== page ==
A date for the resumption of population-based national cancer screening services has yet to be put in place and it will be some time before services resume, the HSE has stated.
BreastCheck was paused on 16 March, BowelScreen on 18 March and CervicalCheck on 30 March following the outbreak of Covid-19 in Ireland.
According to a spokesperson for the HSE, “the pause is to protect patients and staff by complying with social distancing guidelines”.
On 8 March, Chief Medical Officer Dr Tony Holohan said work on the reintroduction of the cervical cancer screening service would begin after 18 May.
More recently, Dr Colm Henry, Chief Clinical Officer at the HSE, said it would be some time before cancer screening services resumed, and that the pandemic would lead to system changes.
In a statement to the Medical Independent (MI), a HSE spokesperson said the National Screening Service was developing “separate roadmaps” for recommencement of the four programmes — BreastCheck, BowelScreen, CervicalCheck and Diabetic RetinaScreen.
“The restarting of screening will be based on HSE and Department of Health guidance on Covid-19 as measures to prevent Covid-19 are amended by Government. The health, wellbeing and safety of our clients continues to be our top priority at this time,” said the spokesperson.
Cancer screening staff have been temporarily redeployed into symptomatic services and some staff have also been redeployed to support the response to Covid-19.
According to the HSE, BreastCheck’s static units continue to operate daily clinics for women presenting within the hospital system with symptoms of breast cancer. BreastCheck is helping the hospitals work through their waiting lists of women with symptoms who have not yet been seen due to the national emergency and the HSE is prioritising “urgent/high-risk cases”.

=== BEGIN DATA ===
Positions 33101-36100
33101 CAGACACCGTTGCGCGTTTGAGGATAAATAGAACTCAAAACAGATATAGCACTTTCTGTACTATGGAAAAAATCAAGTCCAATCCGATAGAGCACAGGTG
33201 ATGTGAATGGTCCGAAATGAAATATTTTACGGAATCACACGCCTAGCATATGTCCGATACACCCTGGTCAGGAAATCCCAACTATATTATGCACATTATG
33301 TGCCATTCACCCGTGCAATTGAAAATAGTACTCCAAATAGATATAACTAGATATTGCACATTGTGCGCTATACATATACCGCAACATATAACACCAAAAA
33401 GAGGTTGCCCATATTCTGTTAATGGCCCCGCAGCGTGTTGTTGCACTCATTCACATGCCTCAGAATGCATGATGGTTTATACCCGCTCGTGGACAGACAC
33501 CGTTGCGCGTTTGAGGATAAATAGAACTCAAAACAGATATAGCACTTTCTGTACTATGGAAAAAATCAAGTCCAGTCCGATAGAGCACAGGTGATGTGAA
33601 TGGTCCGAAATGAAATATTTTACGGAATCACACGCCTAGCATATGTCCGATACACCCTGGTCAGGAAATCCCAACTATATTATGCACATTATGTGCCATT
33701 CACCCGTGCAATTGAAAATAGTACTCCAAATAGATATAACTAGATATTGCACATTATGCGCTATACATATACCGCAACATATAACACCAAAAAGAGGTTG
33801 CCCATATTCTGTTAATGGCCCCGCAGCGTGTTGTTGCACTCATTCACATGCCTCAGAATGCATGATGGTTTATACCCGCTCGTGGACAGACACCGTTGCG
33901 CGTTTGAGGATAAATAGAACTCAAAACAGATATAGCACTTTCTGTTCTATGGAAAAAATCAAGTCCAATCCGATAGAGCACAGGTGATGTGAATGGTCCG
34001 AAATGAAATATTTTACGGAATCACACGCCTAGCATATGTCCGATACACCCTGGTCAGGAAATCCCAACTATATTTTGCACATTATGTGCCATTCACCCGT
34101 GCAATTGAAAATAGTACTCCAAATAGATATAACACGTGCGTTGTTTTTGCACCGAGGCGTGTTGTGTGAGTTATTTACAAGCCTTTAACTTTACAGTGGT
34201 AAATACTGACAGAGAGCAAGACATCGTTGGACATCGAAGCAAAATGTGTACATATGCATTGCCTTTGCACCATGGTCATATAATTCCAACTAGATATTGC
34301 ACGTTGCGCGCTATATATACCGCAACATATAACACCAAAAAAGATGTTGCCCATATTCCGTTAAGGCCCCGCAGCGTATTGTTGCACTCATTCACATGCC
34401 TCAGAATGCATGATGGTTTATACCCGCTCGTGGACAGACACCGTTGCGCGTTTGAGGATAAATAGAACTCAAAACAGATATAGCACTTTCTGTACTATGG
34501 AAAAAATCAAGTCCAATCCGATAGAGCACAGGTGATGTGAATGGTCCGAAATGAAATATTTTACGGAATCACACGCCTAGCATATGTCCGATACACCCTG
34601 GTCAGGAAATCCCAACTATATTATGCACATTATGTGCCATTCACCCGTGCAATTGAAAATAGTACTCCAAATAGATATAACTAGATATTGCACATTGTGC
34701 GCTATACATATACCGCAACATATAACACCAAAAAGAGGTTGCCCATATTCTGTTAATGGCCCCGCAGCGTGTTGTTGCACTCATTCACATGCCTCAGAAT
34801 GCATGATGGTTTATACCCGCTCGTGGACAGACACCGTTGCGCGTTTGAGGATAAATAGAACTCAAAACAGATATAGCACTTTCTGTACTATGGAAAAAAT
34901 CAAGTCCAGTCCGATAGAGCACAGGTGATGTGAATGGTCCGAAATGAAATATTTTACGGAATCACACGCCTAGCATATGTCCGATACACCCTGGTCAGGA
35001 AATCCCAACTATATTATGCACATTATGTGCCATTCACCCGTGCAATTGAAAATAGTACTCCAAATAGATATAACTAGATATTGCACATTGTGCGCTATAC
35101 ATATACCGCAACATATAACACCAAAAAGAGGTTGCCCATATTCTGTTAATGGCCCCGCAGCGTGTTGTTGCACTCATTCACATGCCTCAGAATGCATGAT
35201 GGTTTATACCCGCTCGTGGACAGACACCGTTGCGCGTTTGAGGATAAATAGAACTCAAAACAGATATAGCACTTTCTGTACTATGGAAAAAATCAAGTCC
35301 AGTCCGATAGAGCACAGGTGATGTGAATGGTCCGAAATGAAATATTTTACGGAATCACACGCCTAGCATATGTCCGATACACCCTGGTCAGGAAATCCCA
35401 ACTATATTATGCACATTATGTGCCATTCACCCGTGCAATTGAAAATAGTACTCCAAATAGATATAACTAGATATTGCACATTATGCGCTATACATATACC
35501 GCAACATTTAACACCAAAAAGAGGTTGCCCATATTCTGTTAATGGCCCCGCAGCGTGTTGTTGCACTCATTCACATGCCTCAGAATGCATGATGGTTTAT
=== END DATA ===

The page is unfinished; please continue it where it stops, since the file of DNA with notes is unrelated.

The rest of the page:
BowelScreen has paused inviting people to send back their faecal immunochemical test (FIT) kits for analysis and is identifying patients who have been referred for surgery and/or surgical opinion. Each patient is being contacted to offer support and a programme contact number, the spokesperson advised.
“CervicalCheck has paused sending invitations and reminder letters for cervical screening. This pause is for community testing (GPs and clinics) and not for patients already referred to or in the process of being managed within the colposcopy system. These patients will continue to be cared for as hospital resources allow. Colposcopy units are prioritising their work in line with clinical need and staffing availability.”
Meanwhile, speaking to MI, Dublin GP Dr Ray Walley urged the HSE to communicate with GPs regarding treatment pathways for patients amid a lack of guidance on where patients in need of follow-up care should be referred.
He said clarity was urgently required on the follow-up treatment of so-called “non-Covid” patients and warned that GPs would continue to be forced to refer cases to hospital emergency departments unless direction was provided.